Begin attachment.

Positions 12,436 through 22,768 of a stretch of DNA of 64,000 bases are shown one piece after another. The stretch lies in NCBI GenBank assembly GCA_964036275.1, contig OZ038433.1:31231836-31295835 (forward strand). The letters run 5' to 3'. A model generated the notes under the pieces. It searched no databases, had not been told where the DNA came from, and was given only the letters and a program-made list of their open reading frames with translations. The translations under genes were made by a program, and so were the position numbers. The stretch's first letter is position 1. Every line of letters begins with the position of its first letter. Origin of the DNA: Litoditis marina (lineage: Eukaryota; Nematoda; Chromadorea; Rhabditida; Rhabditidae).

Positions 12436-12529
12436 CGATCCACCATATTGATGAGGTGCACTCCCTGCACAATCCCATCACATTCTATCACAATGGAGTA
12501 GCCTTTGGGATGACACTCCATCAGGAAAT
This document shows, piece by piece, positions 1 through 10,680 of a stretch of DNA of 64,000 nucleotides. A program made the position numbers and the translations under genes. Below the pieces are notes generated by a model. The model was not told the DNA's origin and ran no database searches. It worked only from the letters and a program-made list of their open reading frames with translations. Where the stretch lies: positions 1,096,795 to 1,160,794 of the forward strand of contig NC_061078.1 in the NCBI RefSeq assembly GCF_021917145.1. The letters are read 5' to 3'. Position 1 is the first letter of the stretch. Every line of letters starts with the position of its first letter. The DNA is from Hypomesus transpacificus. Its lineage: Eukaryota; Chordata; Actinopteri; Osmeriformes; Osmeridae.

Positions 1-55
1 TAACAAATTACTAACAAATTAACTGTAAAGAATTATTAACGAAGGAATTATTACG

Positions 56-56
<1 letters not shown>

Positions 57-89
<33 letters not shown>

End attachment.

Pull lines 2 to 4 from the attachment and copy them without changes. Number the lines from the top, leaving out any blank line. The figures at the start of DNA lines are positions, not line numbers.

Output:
Positions 12436-12529
12436 CGATCCACCATATTGATGAGGTGCACTCCCTGCACAATCCCATCACATTCTATCACAATGGAGTA
12501 GCCTTTGGGATGACACTCCATCAGGAAAT